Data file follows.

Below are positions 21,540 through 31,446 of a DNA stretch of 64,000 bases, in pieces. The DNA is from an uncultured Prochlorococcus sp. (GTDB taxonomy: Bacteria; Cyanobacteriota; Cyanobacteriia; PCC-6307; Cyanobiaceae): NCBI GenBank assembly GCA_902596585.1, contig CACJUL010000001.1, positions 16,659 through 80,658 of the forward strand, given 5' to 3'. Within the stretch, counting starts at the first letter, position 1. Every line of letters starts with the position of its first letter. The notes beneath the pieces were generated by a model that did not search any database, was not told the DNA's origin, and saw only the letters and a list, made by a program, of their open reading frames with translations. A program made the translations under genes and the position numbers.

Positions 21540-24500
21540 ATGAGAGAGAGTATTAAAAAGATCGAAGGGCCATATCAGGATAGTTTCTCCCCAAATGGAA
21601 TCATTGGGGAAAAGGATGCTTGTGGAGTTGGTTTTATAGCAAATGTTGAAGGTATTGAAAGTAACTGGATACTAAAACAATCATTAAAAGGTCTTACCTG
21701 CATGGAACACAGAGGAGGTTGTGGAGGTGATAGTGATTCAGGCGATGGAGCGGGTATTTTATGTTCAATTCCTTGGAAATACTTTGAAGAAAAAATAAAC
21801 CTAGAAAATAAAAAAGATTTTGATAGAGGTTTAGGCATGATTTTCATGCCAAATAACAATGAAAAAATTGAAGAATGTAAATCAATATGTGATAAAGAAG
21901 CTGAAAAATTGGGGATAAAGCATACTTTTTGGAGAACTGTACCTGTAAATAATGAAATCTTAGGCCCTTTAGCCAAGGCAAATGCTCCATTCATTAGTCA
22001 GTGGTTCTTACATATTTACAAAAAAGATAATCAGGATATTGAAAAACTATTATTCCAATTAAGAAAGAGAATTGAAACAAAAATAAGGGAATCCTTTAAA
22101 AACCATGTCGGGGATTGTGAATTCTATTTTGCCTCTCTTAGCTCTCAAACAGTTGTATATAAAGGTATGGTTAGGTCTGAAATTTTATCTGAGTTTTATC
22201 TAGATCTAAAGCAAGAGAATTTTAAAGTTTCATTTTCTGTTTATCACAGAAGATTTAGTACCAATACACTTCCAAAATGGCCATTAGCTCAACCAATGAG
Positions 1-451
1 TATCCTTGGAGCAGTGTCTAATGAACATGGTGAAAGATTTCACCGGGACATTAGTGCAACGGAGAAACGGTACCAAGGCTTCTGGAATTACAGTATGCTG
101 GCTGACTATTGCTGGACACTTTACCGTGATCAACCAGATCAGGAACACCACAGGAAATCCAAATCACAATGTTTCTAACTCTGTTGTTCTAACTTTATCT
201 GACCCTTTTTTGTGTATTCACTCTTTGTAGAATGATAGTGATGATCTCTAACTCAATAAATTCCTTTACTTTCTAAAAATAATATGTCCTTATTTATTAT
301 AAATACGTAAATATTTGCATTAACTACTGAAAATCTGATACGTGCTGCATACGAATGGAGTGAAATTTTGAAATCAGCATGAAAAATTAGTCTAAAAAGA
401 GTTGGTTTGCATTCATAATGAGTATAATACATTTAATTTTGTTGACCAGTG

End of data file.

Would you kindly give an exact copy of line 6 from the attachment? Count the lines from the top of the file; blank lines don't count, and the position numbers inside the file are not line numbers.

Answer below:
21801 CTAGAAAATAAAAAAGATTTTGATAGAGGTTTAGGCATGATTTTCATGCCAAATAACAATGAAAAAATTGAAGAATGTAAATCAATATGTGATAAAGAAG